BOSTON A mathematical model that looks at different strategies for curbing hospital-acquired infections suggests that antimicrobial cycling and patient isolation may be effective approaches when patients are harboring dual-resistant bacteria.
In an era of superbugs, such as methicillin-resistant Staphylococcus aureas (MRSA), and an increasing public awareness and concern over bacterial infections, this type of modeling, if used to develop policies and treatment protocols, may reduce dual drug-resistant infections in hospitals.
The models results will be presented by Carlos Castillo-Chavez, an Arizona State University Regents Professor on Feb. 17 at the American Association for the Advancement of Science annual meeting. Castillo-Chavez will be honored at the meeting with the 2007 AAAS Mentor Award for his efforts to help underrepresented students earn doctoral degrees in the sciences.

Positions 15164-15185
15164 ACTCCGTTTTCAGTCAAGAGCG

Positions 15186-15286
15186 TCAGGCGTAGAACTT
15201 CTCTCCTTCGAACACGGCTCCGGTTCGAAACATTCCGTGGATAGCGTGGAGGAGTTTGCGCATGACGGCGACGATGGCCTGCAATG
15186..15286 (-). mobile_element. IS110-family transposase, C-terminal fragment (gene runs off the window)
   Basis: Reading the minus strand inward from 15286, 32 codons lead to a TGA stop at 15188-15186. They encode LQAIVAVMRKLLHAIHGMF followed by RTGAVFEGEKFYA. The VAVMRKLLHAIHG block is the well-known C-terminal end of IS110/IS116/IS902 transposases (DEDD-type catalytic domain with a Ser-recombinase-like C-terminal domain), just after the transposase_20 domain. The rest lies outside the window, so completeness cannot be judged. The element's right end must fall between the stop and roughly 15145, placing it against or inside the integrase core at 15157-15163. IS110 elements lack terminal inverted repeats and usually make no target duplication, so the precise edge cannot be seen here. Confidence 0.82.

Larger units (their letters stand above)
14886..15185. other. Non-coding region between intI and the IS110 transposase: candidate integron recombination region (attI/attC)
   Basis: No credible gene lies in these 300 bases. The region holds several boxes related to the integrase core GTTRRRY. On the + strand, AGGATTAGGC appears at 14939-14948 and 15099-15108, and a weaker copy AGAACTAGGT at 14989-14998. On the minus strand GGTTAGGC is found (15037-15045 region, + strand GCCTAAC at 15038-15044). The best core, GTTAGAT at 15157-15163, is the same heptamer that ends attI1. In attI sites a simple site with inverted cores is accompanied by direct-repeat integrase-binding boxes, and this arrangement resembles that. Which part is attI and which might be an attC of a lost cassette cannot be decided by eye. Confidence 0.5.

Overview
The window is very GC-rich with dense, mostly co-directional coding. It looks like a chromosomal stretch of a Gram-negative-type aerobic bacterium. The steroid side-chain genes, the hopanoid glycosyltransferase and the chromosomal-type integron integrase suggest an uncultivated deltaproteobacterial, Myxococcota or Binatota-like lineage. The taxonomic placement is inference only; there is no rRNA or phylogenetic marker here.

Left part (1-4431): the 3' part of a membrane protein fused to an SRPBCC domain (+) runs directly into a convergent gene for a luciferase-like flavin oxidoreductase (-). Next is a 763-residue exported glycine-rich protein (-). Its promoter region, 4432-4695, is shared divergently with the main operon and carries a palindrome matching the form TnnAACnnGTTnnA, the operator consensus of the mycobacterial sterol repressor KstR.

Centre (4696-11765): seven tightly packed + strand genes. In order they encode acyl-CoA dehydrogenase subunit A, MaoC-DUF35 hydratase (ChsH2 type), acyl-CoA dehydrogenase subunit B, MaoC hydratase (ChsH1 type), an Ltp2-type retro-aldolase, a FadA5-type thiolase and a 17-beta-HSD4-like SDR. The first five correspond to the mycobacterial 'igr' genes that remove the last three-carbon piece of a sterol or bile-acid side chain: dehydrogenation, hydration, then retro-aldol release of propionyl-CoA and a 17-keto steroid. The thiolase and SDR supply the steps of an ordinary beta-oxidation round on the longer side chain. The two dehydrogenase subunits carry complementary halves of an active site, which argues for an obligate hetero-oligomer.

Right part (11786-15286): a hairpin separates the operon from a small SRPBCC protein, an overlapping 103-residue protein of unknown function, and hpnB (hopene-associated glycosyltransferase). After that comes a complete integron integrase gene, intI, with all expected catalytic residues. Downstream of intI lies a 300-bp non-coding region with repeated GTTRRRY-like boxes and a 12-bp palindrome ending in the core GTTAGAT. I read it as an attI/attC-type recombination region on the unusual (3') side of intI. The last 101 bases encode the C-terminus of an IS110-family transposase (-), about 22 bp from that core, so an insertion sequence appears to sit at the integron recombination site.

In discussing the mathematical models, he notes that the research is an outgrowth of an undergraduate honors thesis by Karen C. Chow, now a graduate student at ASU, in collaboration with his postdoctoral research associate Xiaohong Wang.
We deal primarily with the issue of finding ways of slowing down the growing levels of dual resistance to antimicrobials that are the result of their intense use in the treatment of nosocomial (hospital-acquired) infections, says Castillo-Chavez, a mathematical epidemiologist in ASUs College of Liberal Arts and Sciences.
Model simulations were used to compare the effects of antimicrobial cycling, in which antibiotic classes are alternated over time, with mixing programs (random allocation of treatment drugs) in a setting where the goal is that of reducing the prevalence of dual resistance, Castillo-Chavez says.
Resistance to multiple drugs cannot be ignored and cycling programs appear more useful in reducing dual resistance than the random mixing regime, he says. The early diagnosis and isol
|Contact: Carol Hughes|
Arizona State University